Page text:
Lots of people love red  twig dogwood.  It’s a great plant for year round color and its important to get the right plant!

Some varieties of dwarf red twig dogwood get 6′ tall.  Other red twig dogwood can get 15′ tall.  Cornus sericea ‘Kelseyi’  is 12″ to 18″ tall. This dwarf dogwood variety has short colorful red twigs in winter but can get unattractive fungal leaf spots in spring.  I don’t know of a dwarf variety of red twig dogwood that is free from spring fungal leaf spots.  It’s a very useful plant.  Life is too short for spraying plants with chemicals and really dear reader, who has time to intelligently apply fungicides?

Willamette Heights Hillside Garden Design

Hillside garden with dry stream bed in NW Portland.

NW Portland Hillside Dry Stream Bed Plantings

This hillside garden was designed to be seen from the master bedroom.  There is a lot of water that moves through this hillside so it has a dry stream bed to collect the water with a drain at the bottom.  It doesn’t have any plants inside the winter water area so I don’t consider it a true rain garden.  The plants were installed behind a low retaining wall which is hidden by the plants foliage which spills over the walls. These clients are gardeners so I use a wider variety of plantings for their design than I would for non gardeners.  Ferns carry the garden for 9 months of the year. Evergreens such as native Oregon Oxalis – Oxalis organa, Japanese Soloman’s Seal Polygonatum Falcatum  (evergreen Soloman’s Seal), Hardy Geranium – Geranium Macrorrhizum  and Carex grass provide year round color.  Toad Lilly – Tricyrtis hirta, provides exotic color in the fall.  Out of all these plantings only the Carex grass can handle excessively wet winter soil.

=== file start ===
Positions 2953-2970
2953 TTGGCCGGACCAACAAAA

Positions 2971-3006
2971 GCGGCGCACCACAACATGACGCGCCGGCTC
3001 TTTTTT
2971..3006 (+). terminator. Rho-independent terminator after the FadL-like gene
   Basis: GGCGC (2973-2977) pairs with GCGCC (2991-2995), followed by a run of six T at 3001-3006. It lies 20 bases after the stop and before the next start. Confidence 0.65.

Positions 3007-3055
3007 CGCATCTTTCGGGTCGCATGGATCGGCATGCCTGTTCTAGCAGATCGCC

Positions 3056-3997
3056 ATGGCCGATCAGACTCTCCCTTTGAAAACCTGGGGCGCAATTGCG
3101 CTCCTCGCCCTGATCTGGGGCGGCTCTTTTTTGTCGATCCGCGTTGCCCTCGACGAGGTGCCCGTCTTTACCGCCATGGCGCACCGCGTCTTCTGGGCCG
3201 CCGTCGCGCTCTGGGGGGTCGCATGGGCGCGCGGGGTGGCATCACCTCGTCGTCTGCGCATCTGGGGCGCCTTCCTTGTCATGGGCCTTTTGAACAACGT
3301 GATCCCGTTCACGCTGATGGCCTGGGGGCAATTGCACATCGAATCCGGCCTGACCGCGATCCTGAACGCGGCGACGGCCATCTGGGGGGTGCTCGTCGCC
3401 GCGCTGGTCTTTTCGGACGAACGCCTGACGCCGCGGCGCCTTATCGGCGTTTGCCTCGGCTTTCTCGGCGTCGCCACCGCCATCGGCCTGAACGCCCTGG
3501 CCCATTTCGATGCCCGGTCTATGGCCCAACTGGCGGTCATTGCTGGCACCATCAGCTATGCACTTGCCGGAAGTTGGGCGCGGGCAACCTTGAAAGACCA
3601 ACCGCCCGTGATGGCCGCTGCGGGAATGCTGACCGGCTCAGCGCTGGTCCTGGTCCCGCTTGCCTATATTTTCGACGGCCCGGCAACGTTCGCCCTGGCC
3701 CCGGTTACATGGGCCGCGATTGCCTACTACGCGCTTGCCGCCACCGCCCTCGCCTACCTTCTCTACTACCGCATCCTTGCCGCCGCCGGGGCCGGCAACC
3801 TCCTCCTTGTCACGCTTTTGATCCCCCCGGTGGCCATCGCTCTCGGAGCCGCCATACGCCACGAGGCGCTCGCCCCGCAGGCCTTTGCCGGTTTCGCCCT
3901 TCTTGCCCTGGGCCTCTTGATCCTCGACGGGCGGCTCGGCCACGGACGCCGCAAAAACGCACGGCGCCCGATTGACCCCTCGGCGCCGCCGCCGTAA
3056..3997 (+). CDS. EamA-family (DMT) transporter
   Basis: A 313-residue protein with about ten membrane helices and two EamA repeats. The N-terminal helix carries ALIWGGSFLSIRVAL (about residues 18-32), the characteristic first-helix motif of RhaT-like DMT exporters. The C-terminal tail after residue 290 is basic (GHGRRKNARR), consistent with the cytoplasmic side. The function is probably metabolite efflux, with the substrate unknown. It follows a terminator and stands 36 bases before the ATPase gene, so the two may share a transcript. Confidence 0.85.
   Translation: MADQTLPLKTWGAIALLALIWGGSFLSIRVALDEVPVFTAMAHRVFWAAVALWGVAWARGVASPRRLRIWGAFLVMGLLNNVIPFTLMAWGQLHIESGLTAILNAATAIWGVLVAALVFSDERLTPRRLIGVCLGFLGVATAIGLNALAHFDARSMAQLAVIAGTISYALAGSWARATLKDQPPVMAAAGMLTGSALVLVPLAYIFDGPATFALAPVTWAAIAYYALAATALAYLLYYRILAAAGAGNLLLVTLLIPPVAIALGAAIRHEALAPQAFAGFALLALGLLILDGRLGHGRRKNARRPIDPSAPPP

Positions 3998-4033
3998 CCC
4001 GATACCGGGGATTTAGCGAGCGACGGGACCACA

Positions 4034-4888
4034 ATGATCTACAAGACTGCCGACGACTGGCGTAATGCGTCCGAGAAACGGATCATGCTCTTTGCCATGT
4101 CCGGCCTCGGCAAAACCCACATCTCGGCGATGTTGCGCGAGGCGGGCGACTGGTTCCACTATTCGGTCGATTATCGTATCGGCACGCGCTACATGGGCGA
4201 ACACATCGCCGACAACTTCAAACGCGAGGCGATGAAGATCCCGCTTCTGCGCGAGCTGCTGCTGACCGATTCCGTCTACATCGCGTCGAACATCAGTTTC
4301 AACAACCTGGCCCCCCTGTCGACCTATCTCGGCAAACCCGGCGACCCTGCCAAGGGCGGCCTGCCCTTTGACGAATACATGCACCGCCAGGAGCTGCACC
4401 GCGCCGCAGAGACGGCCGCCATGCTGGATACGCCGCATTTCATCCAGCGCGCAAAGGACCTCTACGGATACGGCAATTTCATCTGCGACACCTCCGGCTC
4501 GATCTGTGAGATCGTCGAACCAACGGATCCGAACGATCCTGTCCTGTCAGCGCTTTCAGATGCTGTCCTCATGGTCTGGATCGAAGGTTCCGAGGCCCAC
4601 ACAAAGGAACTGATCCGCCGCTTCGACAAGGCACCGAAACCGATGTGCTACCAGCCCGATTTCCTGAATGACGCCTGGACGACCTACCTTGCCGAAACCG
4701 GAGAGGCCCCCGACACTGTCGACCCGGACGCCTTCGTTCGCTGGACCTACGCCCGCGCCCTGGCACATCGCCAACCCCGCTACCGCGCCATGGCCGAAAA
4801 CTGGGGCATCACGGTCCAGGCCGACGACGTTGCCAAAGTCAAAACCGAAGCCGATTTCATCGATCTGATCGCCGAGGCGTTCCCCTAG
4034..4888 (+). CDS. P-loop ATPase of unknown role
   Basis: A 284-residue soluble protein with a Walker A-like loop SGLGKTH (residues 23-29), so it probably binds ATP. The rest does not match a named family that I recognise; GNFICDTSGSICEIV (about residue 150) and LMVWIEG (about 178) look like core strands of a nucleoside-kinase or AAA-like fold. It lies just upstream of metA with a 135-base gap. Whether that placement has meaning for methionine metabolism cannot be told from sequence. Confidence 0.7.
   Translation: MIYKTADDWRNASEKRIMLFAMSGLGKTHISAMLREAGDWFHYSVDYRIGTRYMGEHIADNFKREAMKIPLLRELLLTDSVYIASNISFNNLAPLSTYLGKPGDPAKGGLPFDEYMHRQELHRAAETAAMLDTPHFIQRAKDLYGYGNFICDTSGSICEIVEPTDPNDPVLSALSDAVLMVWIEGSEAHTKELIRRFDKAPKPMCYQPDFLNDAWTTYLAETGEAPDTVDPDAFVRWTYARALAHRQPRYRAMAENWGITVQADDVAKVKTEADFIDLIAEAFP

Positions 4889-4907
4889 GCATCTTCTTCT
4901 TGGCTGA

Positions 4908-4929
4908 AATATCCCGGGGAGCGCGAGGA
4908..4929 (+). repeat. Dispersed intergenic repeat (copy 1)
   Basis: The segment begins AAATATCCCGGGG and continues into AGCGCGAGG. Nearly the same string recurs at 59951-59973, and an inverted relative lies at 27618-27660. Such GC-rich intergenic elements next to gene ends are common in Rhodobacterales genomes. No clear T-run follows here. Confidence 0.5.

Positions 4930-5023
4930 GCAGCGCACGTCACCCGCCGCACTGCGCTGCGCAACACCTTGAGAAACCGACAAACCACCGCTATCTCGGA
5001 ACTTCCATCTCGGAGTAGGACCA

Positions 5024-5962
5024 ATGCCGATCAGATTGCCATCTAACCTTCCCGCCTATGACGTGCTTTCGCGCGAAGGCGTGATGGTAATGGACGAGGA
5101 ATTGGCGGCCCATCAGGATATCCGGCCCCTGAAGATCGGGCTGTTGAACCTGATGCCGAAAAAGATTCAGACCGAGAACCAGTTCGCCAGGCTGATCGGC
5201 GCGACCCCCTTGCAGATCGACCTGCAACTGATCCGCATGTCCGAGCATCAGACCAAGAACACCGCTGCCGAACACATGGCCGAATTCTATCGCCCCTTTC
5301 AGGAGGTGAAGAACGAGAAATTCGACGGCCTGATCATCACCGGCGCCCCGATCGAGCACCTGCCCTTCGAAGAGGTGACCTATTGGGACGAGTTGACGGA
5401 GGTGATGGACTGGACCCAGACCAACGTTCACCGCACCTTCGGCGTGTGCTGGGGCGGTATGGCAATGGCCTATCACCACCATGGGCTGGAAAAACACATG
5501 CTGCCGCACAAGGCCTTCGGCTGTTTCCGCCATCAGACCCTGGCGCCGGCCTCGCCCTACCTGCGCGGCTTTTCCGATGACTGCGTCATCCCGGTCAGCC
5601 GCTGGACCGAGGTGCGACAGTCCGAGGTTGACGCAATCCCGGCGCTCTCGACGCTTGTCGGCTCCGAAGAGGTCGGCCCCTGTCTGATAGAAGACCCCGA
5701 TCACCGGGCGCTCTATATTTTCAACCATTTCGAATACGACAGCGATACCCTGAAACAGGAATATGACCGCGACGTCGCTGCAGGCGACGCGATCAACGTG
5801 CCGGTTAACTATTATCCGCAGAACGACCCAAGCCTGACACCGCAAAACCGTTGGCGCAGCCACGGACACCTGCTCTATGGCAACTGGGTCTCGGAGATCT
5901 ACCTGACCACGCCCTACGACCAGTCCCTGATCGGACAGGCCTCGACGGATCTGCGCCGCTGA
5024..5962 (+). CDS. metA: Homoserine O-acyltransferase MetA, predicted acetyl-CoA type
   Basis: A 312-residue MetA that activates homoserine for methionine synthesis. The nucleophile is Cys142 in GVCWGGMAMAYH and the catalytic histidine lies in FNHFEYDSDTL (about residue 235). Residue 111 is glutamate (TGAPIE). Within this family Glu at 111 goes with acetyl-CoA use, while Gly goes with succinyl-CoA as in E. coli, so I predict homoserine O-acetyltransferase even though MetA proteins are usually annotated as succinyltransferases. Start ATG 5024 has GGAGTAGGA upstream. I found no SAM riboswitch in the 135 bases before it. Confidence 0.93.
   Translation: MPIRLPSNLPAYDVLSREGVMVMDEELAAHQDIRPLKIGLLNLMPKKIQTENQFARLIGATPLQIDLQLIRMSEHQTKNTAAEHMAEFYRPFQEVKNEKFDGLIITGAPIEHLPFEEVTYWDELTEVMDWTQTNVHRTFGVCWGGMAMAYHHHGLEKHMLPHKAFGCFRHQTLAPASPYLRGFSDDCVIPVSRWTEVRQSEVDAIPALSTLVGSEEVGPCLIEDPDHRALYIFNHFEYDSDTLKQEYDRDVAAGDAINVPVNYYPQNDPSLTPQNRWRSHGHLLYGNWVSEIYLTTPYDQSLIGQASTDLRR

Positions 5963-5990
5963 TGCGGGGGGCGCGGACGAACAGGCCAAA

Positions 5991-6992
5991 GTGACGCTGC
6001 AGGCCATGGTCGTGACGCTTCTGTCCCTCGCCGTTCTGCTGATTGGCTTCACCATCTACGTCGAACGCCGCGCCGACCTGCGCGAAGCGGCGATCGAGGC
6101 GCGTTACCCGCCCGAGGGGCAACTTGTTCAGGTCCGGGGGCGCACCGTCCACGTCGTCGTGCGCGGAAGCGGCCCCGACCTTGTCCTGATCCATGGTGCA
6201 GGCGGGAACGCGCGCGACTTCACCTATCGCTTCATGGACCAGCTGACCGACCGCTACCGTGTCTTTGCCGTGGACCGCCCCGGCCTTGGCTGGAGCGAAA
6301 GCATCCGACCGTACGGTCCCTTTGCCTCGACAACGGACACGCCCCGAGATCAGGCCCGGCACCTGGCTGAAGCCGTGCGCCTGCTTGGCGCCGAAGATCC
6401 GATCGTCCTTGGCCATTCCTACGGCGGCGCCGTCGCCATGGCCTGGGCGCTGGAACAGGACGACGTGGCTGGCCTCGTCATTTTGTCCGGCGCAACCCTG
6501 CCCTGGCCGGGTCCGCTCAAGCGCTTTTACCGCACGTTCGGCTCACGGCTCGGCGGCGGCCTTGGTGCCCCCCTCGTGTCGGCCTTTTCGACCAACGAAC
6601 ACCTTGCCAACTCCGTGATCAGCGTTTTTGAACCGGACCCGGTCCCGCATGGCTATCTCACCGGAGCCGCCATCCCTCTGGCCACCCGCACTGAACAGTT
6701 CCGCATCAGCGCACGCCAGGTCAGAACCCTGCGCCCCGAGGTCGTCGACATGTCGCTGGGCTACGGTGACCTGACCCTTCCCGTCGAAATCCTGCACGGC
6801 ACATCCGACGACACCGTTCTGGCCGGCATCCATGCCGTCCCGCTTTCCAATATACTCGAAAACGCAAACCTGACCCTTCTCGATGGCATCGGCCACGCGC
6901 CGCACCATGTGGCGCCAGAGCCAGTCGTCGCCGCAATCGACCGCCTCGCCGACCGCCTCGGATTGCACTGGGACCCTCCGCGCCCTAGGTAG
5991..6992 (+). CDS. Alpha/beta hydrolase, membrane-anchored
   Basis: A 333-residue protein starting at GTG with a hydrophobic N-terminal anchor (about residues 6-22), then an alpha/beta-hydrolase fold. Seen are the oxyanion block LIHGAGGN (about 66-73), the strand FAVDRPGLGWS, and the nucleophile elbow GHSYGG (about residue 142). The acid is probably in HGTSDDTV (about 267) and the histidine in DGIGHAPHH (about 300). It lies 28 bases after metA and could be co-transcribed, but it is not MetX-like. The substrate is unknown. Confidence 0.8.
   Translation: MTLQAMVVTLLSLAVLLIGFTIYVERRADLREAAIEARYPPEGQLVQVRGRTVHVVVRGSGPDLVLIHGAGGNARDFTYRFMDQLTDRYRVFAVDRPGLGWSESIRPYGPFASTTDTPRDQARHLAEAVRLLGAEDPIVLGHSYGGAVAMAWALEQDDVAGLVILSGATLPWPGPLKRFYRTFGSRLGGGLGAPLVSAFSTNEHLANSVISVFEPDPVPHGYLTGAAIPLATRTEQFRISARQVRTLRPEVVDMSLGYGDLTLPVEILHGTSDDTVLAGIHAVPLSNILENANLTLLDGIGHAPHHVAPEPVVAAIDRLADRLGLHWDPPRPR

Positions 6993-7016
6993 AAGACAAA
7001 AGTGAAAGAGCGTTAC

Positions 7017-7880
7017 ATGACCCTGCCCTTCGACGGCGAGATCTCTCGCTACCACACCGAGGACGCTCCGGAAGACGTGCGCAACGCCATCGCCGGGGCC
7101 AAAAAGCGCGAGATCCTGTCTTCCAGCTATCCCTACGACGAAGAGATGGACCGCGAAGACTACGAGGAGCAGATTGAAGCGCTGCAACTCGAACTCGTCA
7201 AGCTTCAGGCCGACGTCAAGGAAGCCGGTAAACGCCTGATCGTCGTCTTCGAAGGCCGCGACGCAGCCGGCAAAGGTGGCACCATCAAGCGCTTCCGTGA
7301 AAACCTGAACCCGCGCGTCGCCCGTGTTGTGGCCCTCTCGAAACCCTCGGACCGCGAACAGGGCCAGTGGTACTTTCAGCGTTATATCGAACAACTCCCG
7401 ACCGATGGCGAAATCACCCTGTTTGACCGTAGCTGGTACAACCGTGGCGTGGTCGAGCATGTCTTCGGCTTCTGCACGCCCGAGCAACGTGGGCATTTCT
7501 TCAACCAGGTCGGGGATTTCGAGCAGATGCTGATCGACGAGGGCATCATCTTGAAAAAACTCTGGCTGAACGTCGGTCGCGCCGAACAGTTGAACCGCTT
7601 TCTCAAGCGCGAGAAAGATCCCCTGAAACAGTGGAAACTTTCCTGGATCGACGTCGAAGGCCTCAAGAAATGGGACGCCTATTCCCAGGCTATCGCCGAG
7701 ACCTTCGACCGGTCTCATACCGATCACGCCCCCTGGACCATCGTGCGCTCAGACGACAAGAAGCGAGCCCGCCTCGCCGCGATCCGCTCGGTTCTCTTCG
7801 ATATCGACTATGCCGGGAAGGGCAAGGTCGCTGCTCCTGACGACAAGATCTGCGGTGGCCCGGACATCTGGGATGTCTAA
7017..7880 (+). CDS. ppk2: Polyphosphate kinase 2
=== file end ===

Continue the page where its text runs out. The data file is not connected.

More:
Alameda Landscape Design Rain Garden

Designers Garden Tour Barb Hilty Design

Portland Industrial Modern Style Rain Garden

Landscape Designer Barb Hilty designed this rain garden using no plants at all.  The full season interest relies on the ornamental rain chain, the shape of the steel boxes and the black rock to carry the day year round and allow this home owner to disconnect the downspouts in style.